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Client's daughter too pushy


I've posted here before, and it's been a while.

I worked in facilities, both hospital and SNF for at least 3 1/2 years. Several months ago I began working for an elderly man in his home. It started out very good. He is a lovely man, and I would enjoy continuing to care for him. The issue I have is with his daughter. Most of the time she doesn't leave when I arrive. She will get between me and my client sometimes when I am trying to assist him walking or into his car. I've told her politely that this can be dangerous, but she still does it.

Recently, he got a urinary tract infection. (permanent indwelling catheter) Before this he was able to stand up with a light boost from just me. Now he can barely hold his head up sometimes and is having issues even holding on to the walker he uses normally. Simple tasks such as bathing and brushing his teeth are more difficult because of this type of coordination. His daughter insists on both of us lifting him up to the walker and "helping him walk". Based on previous training and experiences, I don't agree with this. During previous work with a PT this did not happen.

My back/shoulders are beginning to hurt. (not asking for medical advice) The other issue is she has no other caregivers for my days off, which I have to ask for almost on a daily basis (she likes the schedule to be "flexible" which ends up me working 5-7 days a week). I'm trying to figure out a gentle way to tell her that I'm getting burned out and we cannot continue forcing him to walk in this manner.

I've asked a more experienced CNA friend and the advice is to not continue.


strawberryluv, BSN, RN

Specializes in LTC, Med-surg.

I would not continue but if you absolutely need to keep working for them for whatever reason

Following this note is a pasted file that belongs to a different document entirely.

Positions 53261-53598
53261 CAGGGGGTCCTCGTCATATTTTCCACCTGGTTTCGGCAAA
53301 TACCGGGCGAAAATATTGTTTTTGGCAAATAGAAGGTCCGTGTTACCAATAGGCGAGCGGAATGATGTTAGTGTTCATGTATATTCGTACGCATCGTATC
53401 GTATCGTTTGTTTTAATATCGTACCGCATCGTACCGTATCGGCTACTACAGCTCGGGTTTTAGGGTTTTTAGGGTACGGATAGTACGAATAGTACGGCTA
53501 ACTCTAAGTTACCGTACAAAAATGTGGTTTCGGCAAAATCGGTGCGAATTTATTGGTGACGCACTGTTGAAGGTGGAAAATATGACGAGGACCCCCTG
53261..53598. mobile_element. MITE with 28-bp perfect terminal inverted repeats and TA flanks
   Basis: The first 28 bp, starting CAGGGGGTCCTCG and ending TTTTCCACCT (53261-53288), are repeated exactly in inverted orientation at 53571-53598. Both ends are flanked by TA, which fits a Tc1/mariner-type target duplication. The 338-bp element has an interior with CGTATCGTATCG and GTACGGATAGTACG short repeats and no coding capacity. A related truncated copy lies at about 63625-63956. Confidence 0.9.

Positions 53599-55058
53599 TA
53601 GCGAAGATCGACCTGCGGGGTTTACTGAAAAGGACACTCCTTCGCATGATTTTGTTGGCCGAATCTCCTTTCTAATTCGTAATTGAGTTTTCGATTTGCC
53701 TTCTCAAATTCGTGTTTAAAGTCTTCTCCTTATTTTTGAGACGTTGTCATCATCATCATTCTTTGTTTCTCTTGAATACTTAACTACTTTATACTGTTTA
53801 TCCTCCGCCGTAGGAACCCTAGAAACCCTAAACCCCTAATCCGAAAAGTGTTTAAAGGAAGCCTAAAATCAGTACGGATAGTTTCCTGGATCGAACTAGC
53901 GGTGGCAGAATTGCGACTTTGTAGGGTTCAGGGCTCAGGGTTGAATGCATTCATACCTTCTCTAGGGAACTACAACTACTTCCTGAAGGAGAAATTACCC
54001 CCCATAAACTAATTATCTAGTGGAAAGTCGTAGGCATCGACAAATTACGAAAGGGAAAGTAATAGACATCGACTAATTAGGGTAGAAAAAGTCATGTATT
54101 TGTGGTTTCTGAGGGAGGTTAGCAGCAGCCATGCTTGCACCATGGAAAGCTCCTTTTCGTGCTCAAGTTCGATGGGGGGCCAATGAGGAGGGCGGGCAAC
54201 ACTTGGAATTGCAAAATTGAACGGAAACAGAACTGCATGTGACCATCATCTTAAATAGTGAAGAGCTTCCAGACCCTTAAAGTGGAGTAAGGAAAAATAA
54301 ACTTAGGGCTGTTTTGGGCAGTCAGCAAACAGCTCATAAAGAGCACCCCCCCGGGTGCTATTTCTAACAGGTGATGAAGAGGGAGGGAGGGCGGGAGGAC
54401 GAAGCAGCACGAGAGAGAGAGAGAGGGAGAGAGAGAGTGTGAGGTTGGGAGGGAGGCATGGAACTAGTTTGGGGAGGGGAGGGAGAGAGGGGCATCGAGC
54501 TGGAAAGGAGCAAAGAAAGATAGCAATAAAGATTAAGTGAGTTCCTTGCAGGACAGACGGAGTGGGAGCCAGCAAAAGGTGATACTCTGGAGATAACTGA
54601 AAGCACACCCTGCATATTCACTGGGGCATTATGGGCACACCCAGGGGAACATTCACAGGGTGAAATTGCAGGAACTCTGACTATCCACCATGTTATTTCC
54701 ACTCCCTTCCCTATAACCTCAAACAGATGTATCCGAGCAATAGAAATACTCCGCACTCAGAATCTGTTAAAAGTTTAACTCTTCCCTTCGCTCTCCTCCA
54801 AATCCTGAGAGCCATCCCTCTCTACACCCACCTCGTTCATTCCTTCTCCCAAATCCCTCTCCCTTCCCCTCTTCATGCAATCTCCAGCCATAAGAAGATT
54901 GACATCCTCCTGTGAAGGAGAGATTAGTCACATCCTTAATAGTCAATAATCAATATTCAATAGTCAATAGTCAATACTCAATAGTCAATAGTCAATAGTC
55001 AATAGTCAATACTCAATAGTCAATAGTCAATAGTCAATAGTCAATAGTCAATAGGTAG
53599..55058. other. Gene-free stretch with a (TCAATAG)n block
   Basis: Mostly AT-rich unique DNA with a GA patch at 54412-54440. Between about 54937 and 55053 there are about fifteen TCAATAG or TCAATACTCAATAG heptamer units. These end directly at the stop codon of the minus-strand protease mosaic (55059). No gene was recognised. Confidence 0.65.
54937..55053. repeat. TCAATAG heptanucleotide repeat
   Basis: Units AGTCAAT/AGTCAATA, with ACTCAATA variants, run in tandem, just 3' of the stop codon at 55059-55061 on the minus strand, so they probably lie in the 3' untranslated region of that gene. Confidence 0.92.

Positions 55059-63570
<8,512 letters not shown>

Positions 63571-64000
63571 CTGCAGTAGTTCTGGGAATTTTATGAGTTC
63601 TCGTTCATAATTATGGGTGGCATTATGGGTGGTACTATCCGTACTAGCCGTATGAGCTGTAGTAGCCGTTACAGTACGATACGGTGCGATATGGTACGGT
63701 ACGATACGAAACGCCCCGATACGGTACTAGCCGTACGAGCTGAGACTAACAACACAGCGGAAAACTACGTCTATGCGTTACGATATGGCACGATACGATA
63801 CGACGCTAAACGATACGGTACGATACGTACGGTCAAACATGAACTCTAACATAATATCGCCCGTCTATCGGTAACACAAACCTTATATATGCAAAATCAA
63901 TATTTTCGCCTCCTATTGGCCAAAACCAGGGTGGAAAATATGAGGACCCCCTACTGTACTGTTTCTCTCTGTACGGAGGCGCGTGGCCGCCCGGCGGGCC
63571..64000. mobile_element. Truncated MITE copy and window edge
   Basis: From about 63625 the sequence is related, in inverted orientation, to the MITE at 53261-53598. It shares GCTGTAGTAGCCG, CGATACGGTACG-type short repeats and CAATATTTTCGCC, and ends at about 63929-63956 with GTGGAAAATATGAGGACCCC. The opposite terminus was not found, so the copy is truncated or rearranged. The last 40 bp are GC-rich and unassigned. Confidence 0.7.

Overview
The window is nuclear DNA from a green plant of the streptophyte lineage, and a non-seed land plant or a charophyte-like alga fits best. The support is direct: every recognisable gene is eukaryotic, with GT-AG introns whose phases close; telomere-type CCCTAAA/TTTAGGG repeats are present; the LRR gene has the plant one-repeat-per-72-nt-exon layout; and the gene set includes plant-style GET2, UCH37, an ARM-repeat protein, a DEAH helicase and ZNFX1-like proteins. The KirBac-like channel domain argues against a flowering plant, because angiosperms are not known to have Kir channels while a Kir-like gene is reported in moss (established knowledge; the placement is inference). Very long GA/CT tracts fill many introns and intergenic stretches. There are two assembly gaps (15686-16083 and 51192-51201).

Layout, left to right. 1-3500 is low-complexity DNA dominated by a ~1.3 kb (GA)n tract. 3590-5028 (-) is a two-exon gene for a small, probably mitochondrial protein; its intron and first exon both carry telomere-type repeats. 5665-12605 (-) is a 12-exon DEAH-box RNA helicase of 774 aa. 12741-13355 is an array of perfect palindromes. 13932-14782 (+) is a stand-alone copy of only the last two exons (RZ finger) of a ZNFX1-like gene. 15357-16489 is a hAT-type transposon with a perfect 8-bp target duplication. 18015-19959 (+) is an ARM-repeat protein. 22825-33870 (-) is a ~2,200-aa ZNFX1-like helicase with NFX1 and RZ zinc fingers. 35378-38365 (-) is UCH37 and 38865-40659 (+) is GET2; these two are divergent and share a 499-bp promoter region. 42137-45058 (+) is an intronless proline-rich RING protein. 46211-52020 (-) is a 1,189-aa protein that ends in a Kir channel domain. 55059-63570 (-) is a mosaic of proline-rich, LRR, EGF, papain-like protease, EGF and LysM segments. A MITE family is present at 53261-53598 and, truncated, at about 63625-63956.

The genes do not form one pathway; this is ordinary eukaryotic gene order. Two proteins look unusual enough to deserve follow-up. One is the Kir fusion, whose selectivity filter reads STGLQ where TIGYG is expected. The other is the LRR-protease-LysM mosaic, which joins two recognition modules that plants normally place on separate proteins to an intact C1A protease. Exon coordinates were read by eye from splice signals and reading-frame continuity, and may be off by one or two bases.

then I would have documentation that the daughter told you this and that. This is just in case

anything happens...


Missingyou, CNA

Specializes in Long term care. Has 20 years experience.

If you work for an agency, tell them and let them handle it.

If not, tell the daughter you are uncomfortable with it and it is taking a toll on you physically. Let her know that you can't continue unless he is seen by a therapist and that you also get to meet with that therapist for instruction on how to assist him.

If you are not working through an agency and this man falls on your shift, I will bet that the daughter will hold you responsible. Cover your butt.

I quit a Homecare job because the patients son and daughter in law did not like me to assist with their elderly fathers walking. He had a history of falls according to the family. (I was told by the agency I worked for) and had Parkinson's. I reported to the agency that the family did not like me to assist with their dads unsteady walking. When the elderly man walked he always used a walker and was very unsteady and jerky with the walker due to Parkinson's, so while he was my patient I would hold onto his arm to keep him from falling. This irritated the son and daughter in law, they told me they didn't want me helping him that he wants to be able to do it himself and not be dependent on others. Well he was always unsteady when walking but when days were worse then others i would assist when he just seemed to unsteady to walk alone. I still tried to assist by holding his belt loop, arm whatever since he was my responsibility while under my care, one day the son was visiting he saw me offering assistance with his dads walking and the son yelled at me for helping the dad walk by holing his arm. I never went back after that. I called the agency I worked for and told them I would not return to that job, because I felt that I was the one who was gonna be held responsible if that man fell, he was very old and fragile and I would feel like crap if he took a bad fall while under my care. I also told the agency they should protect themselves cause surely if that man falls while under the care of their employee they just might get sued by a family that is preventing their employees from assisting. While i do think we should never do something a patient does not want to do, safety is another issue, and if i cant be allowed to provide safe care then i don't want that job. So I would say to the op if something makes you uncomfortable when providing care either say so to the family or the agency.

I would stay. (If you like the job and things change) close mouths don't get fed you need to say something. The daughter can't read your mind the earlier you say something the better